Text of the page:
Although it was enjoyable to solve, with some nice seasonal touches, the issues that Senf has raised regarding the grid itself with its double and triple unches and the confusing enumeration of certain clues were impossible to ignore unfortunately.

    Having been mostly redundant over the last few weeks, my Repetition Radar almost blew a fuse with this puzzle. “Drunk” was repeated as an anagram indicator, “return” and “coming back” each used twice as reversal indicators, “endlessly” used for both a last letter removal and deleting first and last letters, and “initially” appearing no fewer than three times. All could have been avoided with better editing before submission.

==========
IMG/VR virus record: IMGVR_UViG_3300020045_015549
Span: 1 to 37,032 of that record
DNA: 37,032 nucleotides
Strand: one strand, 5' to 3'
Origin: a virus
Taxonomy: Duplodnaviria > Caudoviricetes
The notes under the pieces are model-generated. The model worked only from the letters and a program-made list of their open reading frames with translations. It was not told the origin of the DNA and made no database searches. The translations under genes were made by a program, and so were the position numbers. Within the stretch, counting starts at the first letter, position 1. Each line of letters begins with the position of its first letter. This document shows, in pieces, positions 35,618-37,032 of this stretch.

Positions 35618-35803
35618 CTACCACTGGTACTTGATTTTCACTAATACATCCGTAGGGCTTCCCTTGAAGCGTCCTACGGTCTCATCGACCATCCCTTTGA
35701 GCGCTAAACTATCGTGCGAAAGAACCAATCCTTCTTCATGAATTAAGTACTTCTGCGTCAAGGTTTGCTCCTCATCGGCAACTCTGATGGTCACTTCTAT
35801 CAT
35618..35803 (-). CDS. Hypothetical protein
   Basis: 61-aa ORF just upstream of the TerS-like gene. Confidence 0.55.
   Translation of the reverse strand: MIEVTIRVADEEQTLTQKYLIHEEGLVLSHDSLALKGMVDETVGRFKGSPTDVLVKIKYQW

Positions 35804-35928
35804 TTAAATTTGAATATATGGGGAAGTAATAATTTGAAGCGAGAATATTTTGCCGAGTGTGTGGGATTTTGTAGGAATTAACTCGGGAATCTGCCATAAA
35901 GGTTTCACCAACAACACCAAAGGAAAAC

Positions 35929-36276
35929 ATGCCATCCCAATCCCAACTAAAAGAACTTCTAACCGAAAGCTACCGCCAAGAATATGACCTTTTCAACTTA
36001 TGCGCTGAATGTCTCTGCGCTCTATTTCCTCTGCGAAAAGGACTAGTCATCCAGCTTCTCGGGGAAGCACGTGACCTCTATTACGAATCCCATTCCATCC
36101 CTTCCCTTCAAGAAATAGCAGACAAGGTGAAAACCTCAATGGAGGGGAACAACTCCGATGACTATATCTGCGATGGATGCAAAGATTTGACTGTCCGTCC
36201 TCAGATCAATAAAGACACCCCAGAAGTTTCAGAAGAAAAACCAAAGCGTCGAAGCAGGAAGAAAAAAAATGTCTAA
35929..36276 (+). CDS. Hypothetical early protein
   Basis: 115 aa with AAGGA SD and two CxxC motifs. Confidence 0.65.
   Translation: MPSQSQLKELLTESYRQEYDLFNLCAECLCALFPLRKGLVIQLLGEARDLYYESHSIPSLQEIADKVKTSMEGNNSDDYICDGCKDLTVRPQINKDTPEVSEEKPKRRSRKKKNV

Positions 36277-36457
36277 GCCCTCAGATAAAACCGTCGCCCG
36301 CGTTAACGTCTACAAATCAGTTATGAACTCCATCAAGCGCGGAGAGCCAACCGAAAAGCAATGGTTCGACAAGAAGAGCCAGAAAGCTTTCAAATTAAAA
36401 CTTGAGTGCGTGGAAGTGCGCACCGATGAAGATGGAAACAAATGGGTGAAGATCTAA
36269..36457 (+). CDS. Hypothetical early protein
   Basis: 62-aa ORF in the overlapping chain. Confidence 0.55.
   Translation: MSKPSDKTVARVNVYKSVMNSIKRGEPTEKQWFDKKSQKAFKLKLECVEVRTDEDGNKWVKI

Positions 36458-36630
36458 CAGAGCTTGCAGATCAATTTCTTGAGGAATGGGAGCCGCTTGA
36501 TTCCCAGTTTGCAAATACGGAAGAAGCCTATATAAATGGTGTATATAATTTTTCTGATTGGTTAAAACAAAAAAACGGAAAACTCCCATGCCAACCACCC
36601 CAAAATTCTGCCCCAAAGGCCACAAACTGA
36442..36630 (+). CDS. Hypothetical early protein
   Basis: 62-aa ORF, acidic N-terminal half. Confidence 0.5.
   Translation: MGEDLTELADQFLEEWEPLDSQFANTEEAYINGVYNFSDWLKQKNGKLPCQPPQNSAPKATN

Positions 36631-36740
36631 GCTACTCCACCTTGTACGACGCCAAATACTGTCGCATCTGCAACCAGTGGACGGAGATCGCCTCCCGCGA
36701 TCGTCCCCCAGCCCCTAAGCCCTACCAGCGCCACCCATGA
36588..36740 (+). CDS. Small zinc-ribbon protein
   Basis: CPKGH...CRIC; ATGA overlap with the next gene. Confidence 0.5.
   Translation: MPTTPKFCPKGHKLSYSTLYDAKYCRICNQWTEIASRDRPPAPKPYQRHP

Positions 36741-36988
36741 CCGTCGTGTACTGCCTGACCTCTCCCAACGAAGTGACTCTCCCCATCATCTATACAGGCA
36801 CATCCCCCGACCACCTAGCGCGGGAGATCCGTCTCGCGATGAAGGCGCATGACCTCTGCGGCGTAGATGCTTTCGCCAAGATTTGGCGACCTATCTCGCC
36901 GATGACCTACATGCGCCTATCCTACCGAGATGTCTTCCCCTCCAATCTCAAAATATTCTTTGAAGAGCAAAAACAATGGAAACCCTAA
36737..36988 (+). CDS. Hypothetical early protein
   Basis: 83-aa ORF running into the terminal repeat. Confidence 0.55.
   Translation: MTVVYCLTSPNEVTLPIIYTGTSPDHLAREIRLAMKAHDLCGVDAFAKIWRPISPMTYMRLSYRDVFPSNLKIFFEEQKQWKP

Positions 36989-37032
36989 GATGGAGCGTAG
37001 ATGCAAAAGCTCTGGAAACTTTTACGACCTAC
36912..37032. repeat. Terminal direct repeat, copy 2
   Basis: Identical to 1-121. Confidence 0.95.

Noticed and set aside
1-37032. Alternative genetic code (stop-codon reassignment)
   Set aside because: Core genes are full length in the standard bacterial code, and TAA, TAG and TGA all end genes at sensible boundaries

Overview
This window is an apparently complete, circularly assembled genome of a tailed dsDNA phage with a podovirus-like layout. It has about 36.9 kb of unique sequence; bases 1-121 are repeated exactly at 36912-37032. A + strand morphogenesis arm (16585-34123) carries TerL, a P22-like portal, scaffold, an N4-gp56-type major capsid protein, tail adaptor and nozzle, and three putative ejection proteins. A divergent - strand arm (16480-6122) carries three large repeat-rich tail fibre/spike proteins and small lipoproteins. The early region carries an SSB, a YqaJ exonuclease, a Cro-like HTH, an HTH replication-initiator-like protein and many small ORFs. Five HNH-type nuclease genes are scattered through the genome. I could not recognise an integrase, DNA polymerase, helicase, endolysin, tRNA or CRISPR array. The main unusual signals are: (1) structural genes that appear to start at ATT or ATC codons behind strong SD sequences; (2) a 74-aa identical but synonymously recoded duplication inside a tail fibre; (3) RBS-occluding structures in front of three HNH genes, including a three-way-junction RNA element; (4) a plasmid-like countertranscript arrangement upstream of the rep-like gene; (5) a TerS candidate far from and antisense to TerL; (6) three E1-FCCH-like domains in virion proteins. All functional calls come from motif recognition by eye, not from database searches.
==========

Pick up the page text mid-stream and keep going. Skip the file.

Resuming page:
The surfaces read quite well in most cases, but a few grated, for example I don’t think horses ever exhibit regret, do they? (12a). The clues involving anagrams were probably the best part of the puzzle, for me.

    Thank you, 8ball, I hope we’ll see you again.

  4. Well done to 8ball for giving us an enjoyable puzzle and getting so many themed answers into the grid.
    The clues I liked best were 10a, 30a and 19d.

  5. Loved it! Thank you 8ball for this very enjoyable puzzle regardless of unches etc. Lifted the spirits over breakfast on a cold winter morning. Thank you in advance to Prolixic to fully parse 14d and 24d for us although we are sure we have the correct answers.

  6. Morning all. Thanks for your great feedback. I did sacrifice grid aesthetics/design for extra thematic words this time. Certainly is not normal for me to do so. I will be sharing future puzzles too.

    R.e the “they gave us last Christmas” clue. Understood about needing the capital L. My bad